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Please use this identifier to cite or link to this item: http://repository.iitr.ac.in/handle/123456789/20395
Title: Stability analysis of methane hydrates for gas storage application
Authors: Bhattacharjee G.
Veluswamy, Hari Prakash
Kumar A.
Linga P.
Published in: Chemical Engineering Journal
Abstract: Solidified Natural Gas (SNG) technology offers an attractive option for compact and safe, large-scale natural gas storage. Gas storage technologies are gaining traction due to the increasing demand for natural gas and the expected transition to hydrogen gas-based economies in the near future. Introduction of thermodynamic promoters like THF into the classical methane-water system enables rapid gas uptake at moderate pressure and temperature due to sII hydrate formation, with highly stable storage characteristics. Herein, we compare the stability of cylindrical mixed methane-THF (sII) and pure methane (sI) hydrate pellets, produced using freshwater. Storage pressure for both types of pellets was 1 atmosphere (atm) whereas the storage temperature was 268 K for sII hydrate and 268 K and 253 K for sI hydrate. While only 7.06% gas evolution occured from a methane-THF (sII) hydrate pellet stored at 1 atm and 268 K over a 10 day period, % gas evolution from two pure methane (sI) hydrate pellets stored at 268 K for similar duration was 41.45% and 37.05% individually. Correspondingly, % gas evolution from an sI pellet stored at 253 K was 51.09%. We also report 2 year uninterrupted stability testing of methane-THF (sII) hydrate pellets produced using both fresh and seawater, stored at atmospheric pressure and temperatures of 271 K and 268 K, respectively. To the best of our knowledge, this is the longest successful storage demonstration of any type of methane hydrates ever reported, showcasing the extraordinary stability of sII hydrates produced using both fresh and seawater. The results obtained in the present study resolve the challenge of hydrate stability in SNG technology and strengthen its commercial viability by reducing downstream complications related to gas hydrate storage. © 2021 Elsevier B.V.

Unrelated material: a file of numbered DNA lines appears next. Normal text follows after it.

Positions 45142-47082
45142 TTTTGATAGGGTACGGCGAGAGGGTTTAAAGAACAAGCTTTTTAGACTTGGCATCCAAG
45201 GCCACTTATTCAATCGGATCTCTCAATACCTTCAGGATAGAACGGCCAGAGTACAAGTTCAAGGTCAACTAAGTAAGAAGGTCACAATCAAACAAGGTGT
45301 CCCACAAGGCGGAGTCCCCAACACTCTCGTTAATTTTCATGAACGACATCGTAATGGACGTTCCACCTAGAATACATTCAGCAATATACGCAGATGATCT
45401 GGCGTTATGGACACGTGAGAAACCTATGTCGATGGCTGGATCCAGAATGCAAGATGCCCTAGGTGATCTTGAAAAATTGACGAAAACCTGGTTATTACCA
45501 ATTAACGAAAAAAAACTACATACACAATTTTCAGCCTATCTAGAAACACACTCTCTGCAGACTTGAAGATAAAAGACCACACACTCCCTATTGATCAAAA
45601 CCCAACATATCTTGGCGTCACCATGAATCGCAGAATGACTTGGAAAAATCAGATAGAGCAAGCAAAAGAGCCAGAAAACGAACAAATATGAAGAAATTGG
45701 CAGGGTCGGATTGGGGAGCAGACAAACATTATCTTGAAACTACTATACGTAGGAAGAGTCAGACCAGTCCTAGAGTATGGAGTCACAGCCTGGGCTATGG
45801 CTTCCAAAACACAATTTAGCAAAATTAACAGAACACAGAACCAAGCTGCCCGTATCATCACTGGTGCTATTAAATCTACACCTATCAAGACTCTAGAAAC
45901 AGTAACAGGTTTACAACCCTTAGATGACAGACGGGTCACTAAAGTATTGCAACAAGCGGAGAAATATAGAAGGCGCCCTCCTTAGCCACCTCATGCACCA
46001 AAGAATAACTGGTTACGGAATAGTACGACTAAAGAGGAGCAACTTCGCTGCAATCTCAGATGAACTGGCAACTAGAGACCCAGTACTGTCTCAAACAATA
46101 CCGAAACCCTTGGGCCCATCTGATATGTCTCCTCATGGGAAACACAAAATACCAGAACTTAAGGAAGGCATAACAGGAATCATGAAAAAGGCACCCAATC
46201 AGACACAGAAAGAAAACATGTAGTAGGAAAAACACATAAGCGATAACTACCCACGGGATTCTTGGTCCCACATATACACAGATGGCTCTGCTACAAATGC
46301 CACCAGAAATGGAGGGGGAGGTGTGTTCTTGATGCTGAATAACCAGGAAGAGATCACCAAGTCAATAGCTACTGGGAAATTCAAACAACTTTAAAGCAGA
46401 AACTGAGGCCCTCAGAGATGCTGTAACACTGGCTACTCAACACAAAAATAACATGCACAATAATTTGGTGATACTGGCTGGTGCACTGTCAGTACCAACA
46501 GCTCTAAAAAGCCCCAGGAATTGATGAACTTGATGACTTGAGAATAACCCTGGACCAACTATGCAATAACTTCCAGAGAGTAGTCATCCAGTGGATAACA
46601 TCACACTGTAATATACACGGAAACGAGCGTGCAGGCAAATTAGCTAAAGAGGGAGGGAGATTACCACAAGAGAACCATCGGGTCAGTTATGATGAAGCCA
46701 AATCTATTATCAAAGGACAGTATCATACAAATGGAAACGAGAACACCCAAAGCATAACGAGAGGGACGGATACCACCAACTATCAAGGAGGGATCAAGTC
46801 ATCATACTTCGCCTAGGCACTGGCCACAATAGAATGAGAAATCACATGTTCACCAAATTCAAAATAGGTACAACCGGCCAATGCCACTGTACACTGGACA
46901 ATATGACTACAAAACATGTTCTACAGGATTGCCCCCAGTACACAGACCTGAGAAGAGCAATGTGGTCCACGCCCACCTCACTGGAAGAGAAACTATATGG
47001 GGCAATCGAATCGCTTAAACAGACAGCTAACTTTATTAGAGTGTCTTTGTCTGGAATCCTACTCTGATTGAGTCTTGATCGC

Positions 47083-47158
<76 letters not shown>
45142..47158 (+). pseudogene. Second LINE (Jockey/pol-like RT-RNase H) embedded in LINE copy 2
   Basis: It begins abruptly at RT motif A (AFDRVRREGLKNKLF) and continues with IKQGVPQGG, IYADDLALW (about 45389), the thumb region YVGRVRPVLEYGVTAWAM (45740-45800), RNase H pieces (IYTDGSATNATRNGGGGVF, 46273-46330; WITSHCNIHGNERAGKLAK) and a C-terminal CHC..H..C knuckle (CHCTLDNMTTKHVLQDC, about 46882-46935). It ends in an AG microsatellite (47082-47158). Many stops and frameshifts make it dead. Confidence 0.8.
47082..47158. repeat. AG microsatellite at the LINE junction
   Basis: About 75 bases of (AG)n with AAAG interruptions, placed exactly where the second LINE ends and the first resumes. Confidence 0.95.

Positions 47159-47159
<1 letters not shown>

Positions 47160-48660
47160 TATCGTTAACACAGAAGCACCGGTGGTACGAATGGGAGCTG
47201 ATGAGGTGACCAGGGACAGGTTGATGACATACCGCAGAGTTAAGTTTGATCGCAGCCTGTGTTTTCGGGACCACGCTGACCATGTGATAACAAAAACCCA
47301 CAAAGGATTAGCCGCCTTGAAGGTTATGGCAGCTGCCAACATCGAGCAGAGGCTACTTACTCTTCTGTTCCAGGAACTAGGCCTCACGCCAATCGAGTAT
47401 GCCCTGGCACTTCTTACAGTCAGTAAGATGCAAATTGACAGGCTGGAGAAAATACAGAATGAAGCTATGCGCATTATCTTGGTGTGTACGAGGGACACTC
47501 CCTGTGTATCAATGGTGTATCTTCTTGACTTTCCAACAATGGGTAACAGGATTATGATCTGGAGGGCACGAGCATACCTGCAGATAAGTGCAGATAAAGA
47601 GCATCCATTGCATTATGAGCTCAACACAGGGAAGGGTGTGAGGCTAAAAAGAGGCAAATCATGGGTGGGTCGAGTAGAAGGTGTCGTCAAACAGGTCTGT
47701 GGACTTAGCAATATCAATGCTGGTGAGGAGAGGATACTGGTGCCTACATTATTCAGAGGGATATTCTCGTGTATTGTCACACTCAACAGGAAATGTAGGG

Citation: Chemical Engineering Journal, 415
URI: https://doi.org/10.1016/j.cej.2021.128927
http://repository.iitr.ac.in/handle/123456789/20395
Issue Date: 2021
Publisher: Elsevier B.V.
Keywords: Gas hydrate
Hydrate structure
Methane storage
Self-preservation
Stability
ISSN: 13858947
Author Scopus IDs: 56673926500
55603750900
55547117281
57189447961
Author Affiliations: Bhattacharjee, G., Department of Chemical and Biomolecular Engineering, National University of Singapore, Singapore, 117585, Singapore
Veluswamy, H.P., Department of Chemical and Biomolecular Engineering, National University of Singapore, Singapore, 117585, Singapore, Department of Chemical Engineering, Indian Institute of Technology Roorkee, Roorkee, 247667, India
Kumar, A., Department of Chemical and Biomolecular Engineering, National University of Singapore, Singapore, 117585, Singapore, Centre for Long Subsea Tiebacks, Department of Chemical Engineering, The University of Western Australia, 35 Stirling Hwy, Crawley, WA 6009, Australia
Linga, P., Department of Chemical and Biomolecular Engineering, National University of Singapore, Singapore, 117585, Singapore
Funding Details: This work was funded in part under the Energy Innovation Research Programme (EIRP, Award No. NRF2015EWTEIRP002-002), administrated by the Energy Market Authority (EMA) of Singapore and MoE AcRF Tier 1 (R-279-000-542-114). The EIRP is a competitive grant call initiative driven by the Energy Innovation Programme Office, and funded by the National Research Foundation (NRF), Singapore. National Research Foundation Singapore, NRF; Ministry of Education - Singapore, MOE: R-279-000-542-114
Corresponding Author: Bhattacharjee, G.; Department of Chemical and Biomolecular Engineering, Singapore; email: chegaur@nus.edu.sg
Appears in Collections:Journal Publications [CH]

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